How Can My Poem Be True?
Using Poetic Inquiry to Explore the Meaning and Value of Poetic Fictions
Keywords:poetic inquiry, poetry, autoethnography, life-history, art-based research
How can a poem be true? This autoethnographic study uses poetic inquiry to explore the boundaries between fiction and reality within poetic experience. A series of poems composed during, and about, the current COVID-19 pandemic, provides a means of understanding the experience of having one’s everyday reality overturned by crisis. A central theme of the author’s poems and accompanying reflections is how art can be used to explore psychological experiences, such as melancholia and depression, and, in turn how the experience of suffering can be used to facilitate artistic expression. Using poetic inquiry, the author examines the complex interplay between speaker and authorial intention, fiction and truth, text and the performance of writing, reading, and poetic interpretation.
How to Cite
Copyright (c) 2021 John Lionel Hoben
This work is licensed under a Creative Commons Attribution-NonCommercial-NoDerivatives 4.0 International License.
Authors who publish with Art/Research International agree to the following terms:
a. Authors retain copyright and grant the journal right of first publication and the right to sublicense the Contribution, in the form in which it is published by the journal, to others under the terms and conditions of the of the Creative Commons Attribution-NonCommercial-NoDerivs (CC BY-NC-ND) that allows others to download the work and share the work with others with an acknowledgement of the work's authorship and initial publication in this journal, but they cannot change the work in any way or use any part of the work commercially.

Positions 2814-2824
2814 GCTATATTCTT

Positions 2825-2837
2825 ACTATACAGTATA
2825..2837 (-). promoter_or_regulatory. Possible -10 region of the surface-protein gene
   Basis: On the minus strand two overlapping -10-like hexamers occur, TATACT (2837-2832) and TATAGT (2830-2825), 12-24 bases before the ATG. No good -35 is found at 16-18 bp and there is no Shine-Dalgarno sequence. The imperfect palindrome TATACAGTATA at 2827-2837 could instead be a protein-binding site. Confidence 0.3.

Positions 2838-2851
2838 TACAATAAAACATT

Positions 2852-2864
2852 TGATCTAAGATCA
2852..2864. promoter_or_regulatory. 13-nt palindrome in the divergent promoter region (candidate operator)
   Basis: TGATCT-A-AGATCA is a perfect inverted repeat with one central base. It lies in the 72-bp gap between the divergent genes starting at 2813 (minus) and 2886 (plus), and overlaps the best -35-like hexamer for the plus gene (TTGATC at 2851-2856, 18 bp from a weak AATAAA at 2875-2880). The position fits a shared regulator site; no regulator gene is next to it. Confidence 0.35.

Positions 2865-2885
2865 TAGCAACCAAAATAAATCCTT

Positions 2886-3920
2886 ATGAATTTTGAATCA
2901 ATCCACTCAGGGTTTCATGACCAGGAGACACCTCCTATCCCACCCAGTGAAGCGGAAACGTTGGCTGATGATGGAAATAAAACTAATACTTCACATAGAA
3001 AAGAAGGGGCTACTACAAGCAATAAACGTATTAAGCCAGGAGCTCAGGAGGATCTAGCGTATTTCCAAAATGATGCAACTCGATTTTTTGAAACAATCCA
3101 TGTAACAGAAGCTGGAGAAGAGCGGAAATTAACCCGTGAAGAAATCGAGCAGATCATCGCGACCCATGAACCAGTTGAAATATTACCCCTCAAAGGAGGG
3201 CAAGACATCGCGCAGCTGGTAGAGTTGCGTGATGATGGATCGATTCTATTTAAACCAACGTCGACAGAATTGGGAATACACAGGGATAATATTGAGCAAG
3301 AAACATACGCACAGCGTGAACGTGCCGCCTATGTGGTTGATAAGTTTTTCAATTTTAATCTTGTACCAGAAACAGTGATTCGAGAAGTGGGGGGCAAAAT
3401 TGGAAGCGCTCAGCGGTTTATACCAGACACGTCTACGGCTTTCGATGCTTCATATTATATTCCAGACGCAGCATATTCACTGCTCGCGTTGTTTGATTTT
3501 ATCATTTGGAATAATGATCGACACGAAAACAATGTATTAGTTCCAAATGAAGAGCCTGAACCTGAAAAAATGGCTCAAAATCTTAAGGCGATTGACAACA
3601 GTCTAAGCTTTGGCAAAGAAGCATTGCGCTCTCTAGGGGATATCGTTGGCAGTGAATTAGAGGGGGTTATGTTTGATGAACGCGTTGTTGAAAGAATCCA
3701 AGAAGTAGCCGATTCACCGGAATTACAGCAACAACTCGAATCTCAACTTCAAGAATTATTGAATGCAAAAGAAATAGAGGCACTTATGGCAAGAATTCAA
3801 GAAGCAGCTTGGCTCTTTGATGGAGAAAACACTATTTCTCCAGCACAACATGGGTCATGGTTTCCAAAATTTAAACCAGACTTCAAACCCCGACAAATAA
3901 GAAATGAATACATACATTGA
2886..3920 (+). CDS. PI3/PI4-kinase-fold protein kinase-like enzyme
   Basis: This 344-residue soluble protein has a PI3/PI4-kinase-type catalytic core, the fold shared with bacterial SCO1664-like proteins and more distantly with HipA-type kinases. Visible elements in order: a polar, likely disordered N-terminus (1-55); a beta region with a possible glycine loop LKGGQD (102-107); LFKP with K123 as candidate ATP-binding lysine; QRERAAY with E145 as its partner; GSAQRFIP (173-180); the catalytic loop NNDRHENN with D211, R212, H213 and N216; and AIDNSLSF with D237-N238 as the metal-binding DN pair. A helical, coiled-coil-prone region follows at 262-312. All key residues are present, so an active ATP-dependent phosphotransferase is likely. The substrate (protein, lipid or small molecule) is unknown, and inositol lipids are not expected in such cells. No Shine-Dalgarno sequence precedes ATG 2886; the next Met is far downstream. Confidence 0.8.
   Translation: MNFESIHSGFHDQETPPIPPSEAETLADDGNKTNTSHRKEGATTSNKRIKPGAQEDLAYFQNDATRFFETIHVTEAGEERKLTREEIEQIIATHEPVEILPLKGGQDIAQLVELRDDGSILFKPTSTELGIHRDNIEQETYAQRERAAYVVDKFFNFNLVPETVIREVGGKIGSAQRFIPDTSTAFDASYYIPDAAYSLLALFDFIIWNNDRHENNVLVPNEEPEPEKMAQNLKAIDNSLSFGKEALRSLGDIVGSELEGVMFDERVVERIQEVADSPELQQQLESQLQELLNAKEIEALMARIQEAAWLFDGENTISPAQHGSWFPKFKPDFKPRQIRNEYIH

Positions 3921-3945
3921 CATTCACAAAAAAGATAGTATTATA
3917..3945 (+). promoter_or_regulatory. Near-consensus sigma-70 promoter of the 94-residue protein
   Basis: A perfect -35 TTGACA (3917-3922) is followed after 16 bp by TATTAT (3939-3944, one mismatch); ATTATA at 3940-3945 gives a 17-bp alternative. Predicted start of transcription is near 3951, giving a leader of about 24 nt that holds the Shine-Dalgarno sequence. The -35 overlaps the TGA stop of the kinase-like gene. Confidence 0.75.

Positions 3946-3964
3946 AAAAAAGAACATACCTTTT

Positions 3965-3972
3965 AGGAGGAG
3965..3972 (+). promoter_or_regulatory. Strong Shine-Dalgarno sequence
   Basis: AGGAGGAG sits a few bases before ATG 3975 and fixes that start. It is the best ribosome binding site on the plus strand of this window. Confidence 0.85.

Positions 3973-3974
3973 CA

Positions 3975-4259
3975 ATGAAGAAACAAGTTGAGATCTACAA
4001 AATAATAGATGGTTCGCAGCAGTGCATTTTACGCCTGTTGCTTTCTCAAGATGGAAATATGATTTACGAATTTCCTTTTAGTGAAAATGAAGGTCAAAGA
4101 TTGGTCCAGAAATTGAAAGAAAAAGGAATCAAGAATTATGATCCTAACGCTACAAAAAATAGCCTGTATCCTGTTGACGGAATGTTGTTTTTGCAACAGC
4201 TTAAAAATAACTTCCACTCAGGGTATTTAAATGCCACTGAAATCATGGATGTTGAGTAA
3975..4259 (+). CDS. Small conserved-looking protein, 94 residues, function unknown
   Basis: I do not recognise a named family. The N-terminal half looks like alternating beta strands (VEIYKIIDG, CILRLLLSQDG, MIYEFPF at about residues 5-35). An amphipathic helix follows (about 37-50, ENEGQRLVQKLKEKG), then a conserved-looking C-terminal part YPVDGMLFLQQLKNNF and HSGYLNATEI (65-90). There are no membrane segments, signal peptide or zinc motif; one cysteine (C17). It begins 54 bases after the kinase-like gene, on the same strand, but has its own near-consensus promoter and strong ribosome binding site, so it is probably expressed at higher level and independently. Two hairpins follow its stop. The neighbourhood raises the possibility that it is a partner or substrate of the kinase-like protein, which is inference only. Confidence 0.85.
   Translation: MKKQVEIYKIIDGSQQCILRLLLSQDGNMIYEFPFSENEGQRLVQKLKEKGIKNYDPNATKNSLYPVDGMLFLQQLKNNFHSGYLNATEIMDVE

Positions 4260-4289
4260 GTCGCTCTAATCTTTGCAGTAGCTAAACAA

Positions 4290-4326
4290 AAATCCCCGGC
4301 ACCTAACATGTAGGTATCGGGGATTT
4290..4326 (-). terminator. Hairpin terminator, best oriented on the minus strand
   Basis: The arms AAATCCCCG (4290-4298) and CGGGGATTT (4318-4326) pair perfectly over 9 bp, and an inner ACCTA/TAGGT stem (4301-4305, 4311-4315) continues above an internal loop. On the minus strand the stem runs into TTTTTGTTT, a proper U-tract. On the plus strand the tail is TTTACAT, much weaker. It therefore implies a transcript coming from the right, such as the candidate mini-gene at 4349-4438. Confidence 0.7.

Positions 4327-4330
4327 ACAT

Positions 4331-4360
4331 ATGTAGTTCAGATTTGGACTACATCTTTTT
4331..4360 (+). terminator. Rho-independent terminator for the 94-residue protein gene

b. Authors are able to enter into separate, additional contractual arrangements for the non-exclusive public distribution and display of the journal's published version of the work (e.g., post it to an institutional repository or publish it in a book), with an acknowledgement of its initial publication in this journal.
c. Authors are permitted and encouraged to post their work online (e.g., in institutional repositories or on their website) prior to and during the submission process, as it can lead to productive exchanges, as well as earlier and greater citation of published work (See The Effect of Open Access).
d. Authors wishing to include items (such as images or other media, or any creative works of others whether previously published or not) must contact the original copyright holder to obtain explicit permission to publish these items in Art/Research International. Writing permission should include: the title(s) of any copyrighted work, original place of publication if applicable, and an acknowledgement of having read Art/Research International's copyright notice. Authors are responsible for obtaining this permission and keeping it in their own records for later verification.